I can’t really speak to any Official Star Wars Baby Yoda Hug Carl’s Jr Mandalorian Shirt on the matter. But I do know that a lot of companies producing collectibles have kinda immediately fucked themselves over in response to this trend by intentionally making items that were supposed to get rare and be sold for high value later. The whole reason that comics got valuable is that nobody kept them in good condition because nobody figured they’d ever matter. Now that people are buying comics with the explicit purpose of selling them at a high price later, they’ll never be worth anything because they’re never rare enough, and “event” comics that are meant to be especially valuable happen waaaaay more often now.
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I don’t know much Official Star Wars Baby Yoda Hug Carl’s Jr Mandalorian Shirt comics but the. The same thing is happening in CCGs. Cards used to actually be, well, played, so they’d be in poor condition and the prices would go up. Then investors got involved and now people buy cards specifically as investments. So now we’re seeing, e.g. Wizards of the Coast (owners of Magic: The Gathering) printing way more limited edition stuff or cards with alternate art or whatever. Really forcing the issue. It’s interesting and I’m not really sure where it goes from here. The “art” here isn’t what garnered attention though; the price tag is.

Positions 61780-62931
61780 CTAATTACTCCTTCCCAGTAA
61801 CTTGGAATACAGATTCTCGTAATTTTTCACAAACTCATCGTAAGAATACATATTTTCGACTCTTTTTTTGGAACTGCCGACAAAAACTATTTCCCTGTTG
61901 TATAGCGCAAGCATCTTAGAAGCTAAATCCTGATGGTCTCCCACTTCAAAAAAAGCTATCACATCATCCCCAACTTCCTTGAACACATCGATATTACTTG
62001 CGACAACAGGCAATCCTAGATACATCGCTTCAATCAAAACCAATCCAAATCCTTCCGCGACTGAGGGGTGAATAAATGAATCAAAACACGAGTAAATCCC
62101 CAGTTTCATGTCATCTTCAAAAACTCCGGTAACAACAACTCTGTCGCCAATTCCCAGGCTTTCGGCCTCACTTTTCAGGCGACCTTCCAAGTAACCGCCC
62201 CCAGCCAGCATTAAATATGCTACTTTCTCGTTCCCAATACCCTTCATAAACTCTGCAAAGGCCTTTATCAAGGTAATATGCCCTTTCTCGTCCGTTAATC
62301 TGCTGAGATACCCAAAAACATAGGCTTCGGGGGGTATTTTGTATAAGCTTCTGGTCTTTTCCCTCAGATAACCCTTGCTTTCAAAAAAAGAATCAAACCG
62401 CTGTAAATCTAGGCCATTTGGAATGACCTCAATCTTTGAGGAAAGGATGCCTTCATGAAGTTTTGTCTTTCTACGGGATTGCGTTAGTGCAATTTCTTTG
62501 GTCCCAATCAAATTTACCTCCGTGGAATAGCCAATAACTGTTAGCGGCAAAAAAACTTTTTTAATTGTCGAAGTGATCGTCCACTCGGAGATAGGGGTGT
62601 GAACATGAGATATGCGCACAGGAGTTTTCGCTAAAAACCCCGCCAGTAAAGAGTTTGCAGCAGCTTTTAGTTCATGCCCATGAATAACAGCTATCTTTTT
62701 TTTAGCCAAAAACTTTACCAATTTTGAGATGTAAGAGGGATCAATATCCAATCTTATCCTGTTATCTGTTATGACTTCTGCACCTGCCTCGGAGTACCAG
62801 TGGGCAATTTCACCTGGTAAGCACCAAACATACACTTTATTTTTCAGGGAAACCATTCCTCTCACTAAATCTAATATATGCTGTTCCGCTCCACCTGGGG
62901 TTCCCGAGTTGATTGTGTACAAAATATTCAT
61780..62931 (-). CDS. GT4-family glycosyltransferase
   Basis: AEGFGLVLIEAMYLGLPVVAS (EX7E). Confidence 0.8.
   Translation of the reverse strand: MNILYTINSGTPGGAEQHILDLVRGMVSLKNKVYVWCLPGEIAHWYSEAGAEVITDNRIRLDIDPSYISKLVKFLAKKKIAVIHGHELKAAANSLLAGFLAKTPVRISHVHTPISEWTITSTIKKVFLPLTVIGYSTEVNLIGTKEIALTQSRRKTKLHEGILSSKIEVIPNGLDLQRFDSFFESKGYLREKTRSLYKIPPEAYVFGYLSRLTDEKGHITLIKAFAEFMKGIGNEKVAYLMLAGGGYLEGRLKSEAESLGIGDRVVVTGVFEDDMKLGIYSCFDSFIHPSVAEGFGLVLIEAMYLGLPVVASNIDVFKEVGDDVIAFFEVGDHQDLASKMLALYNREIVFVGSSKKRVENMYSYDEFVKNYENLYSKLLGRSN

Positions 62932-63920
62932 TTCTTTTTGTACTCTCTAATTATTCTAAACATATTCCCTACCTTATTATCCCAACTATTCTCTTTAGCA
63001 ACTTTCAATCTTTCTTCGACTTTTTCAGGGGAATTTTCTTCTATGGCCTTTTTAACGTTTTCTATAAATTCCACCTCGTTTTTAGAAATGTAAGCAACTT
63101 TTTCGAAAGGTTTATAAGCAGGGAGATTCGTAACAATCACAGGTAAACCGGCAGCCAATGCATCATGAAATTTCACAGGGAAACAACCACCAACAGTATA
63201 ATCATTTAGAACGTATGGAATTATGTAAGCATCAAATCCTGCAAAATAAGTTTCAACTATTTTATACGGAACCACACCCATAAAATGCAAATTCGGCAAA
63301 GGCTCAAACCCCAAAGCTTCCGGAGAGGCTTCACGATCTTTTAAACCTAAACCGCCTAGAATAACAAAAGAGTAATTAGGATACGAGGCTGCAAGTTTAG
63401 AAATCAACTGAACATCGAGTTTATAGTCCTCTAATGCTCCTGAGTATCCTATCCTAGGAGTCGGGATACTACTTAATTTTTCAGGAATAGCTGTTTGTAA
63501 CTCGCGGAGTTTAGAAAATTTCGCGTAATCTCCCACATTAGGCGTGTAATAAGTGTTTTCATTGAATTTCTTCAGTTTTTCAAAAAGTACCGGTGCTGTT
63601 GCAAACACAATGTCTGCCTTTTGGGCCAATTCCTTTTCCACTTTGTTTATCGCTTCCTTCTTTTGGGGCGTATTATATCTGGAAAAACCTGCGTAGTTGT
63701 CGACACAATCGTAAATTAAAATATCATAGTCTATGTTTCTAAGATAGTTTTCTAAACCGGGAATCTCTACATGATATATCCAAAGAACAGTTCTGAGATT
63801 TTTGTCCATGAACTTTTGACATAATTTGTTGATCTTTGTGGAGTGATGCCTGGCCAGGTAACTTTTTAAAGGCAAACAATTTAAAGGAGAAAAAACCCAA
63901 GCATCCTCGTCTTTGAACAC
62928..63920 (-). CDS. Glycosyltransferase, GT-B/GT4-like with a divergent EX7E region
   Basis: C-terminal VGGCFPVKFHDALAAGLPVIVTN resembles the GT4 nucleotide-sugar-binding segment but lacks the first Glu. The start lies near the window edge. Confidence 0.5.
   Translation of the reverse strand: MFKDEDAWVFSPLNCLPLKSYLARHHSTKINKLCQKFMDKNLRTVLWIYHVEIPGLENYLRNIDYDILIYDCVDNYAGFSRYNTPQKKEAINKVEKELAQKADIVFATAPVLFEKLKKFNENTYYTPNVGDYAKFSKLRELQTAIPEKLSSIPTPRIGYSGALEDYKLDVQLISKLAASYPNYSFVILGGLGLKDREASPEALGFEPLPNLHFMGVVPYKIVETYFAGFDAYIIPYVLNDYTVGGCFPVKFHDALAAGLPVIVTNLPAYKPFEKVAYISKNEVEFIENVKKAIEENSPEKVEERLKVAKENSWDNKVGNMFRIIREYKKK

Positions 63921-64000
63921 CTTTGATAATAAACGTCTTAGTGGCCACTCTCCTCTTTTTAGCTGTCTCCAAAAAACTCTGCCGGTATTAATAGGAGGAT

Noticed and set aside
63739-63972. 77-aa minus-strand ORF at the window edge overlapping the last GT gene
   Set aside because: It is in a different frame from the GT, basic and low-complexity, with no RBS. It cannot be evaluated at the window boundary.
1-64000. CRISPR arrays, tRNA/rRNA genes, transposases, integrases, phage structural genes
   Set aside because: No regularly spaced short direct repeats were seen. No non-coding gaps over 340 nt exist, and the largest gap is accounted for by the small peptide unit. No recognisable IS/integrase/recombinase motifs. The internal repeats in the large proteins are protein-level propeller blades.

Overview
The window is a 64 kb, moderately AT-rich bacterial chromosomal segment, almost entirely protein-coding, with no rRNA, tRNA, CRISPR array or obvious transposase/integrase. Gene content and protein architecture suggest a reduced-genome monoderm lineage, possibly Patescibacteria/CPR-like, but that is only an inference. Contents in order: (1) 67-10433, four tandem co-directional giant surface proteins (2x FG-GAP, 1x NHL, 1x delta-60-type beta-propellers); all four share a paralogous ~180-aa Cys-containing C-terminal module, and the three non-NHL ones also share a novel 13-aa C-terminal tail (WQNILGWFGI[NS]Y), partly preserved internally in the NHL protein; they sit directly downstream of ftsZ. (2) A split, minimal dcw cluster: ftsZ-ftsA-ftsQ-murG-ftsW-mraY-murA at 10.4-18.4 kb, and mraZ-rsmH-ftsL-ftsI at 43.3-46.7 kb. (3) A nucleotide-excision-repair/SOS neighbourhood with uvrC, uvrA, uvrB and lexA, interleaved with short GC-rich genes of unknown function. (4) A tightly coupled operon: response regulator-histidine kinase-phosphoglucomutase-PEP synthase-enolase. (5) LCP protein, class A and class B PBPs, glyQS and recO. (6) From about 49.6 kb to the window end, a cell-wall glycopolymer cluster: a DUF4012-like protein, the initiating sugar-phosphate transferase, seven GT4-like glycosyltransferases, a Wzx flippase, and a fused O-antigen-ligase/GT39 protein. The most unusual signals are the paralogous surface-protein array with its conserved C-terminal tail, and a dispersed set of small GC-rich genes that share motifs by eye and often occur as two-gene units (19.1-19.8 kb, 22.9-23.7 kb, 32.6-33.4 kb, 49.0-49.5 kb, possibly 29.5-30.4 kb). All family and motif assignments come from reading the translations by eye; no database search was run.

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Propping up mundane shit as “art” as Official Star Wars Baby Yoda Hug Carl’s Jr Mandalorian Shirt been done to death. Duchamp had his urinal; Warhol had his soup cans. Taping a banana to a wall isn’t provocative or creative and if this had simply been left up on a gallery wall with no buyers then no one would be talking about it. At best, you could say that the purchase of the piece is performance art, but only if the buyer is in on it. I would argue that this work is asking a different question than the others. A urinal is a thing you can physically own. It asks the question, “What is art?” But that’s not really what this piece is asking.